Washington thought the army game was up; it would have to be guerrilla warfare in the Alleghenies. McCullough is not trying to tell the story of the American Revolution or even of the whole War of Independence.

The book centers on George Washington himself. McCullough is not content to focus solely on the Americans, however. Based on extensive research in both American and British archives, is a powerful drama written with extraordinary narrative vitality. When Washington wrote those words, he did not know that General Howe, the British commander, had already decided that it was getting too cold to carry on fighting.

None is more appealing than the fat young Boston bookseller, Henry Knox, an Ulster Scot with a booming voice who already weighed nearly 18 stone at the age of McCullough weaves a pleasant narrative and makes long-ago events seem very real.

It opens with King George III, the King of England and a villain by most American accounts, seen as having less in common with other royalty and more with many commoners. So Washington was a slave-owner and a friend of liberty? English by ancestry, he was, in dress, manner, and his favorite pastimes, as close to being an English country gentleman as was possible for an American of his day, and intentionally.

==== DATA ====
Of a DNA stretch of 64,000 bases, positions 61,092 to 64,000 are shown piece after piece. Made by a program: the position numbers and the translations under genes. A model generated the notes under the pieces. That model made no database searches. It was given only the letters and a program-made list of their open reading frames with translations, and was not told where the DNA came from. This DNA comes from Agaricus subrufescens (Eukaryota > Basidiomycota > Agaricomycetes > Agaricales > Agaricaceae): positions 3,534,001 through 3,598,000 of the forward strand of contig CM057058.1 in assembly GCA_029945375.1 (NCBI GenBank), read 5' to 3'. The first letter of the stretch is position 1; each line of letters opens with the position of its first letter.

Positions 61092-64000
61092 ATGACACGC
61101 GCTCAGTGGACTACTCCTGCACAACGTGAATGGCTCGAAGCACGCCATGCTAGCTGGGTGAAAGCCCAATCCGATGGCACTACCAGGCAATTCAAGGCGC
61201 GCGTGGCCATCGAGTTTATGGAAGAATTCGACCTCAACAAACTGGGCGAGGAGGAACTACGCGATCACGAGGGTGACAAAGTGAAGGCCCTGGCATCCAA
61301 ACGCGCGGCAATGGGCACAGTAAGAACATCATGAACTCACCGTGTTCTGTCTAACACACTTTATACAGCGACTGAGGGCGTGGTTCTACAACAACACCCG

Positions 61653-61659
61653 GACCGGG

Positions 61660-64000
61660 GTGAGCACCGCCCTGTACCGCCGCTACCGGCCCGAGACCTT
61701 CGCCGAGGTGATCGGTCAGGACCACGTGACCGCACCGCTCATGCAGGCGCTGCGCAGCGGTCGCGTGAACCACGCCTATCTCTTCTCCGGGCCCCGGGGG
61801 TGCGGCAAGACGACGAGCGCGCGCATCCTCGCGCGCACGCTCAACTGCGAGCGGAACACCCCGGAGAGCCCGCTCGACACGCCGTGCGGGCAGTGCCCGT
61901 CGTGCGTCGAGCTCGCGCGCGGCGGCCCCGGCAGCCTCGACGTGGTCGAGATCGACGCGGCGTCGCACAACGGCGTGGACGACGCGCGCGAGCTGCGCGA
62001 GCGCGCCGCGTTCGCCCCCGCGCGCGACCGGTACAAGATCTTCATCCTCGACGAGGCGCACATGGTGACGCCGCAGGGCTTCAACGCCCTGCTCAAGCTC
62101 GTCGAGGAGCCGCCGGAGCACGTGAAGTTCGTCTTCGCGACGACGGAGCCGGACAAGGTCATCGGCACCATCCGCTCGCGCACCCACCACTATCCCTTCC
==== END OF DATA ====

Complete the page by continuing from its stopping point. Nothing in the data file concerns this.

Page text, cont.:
The Illustrated Editionbrings powerful images and 37 removable replicas of source documents to this remarkable drama. He hesitated and made bad mistakes. As an example he asked his students when America was founded. After Long Island, he discovered that some of his commanders thought he was hopelessly indecisive.Written by David McCullough, Narrated by David McCullough.

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Swap it for free, anytime.  by David McCullough “Liberty, when it begins to take root, is a plant of rapid growth.” This quote in a letter to James Madison, from George Washington, on March 2nd,explains that once the push for liberty comes through and change is made, it is like the snowball effect.

Chapter 1 Summary & Analysis. David McCullough page comprehensive study guide; Features 7 chapter summaries and 3 sections of expert analysis; Written by a professional writer who specializes in literary analysis; Access Full Summary.

Study Guide Navigation. David McCullough has twice received the Pulitzer Prize, for Truman and John Adams, and twice received the National Book Award, for The Path Between the Seas and Mornings on Horseback.

His other acclaimed books include The Johnstown Flood, The Great Bridge, Brave Companions,The Greater Journey, and The Wright Brothers/5(K).

by David McCullough - America’s beloved and distinguished historian presents, in a book of breathtaking excitement, drama, and narrative force, the stirring Released on: July 04, May 22,  · By David McCullough. Illustrated. pp. Simon & Schuster. $ THIS is a sly book, beginning with its title, "" It's a story of war, not words -- .

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1776 by david mccullough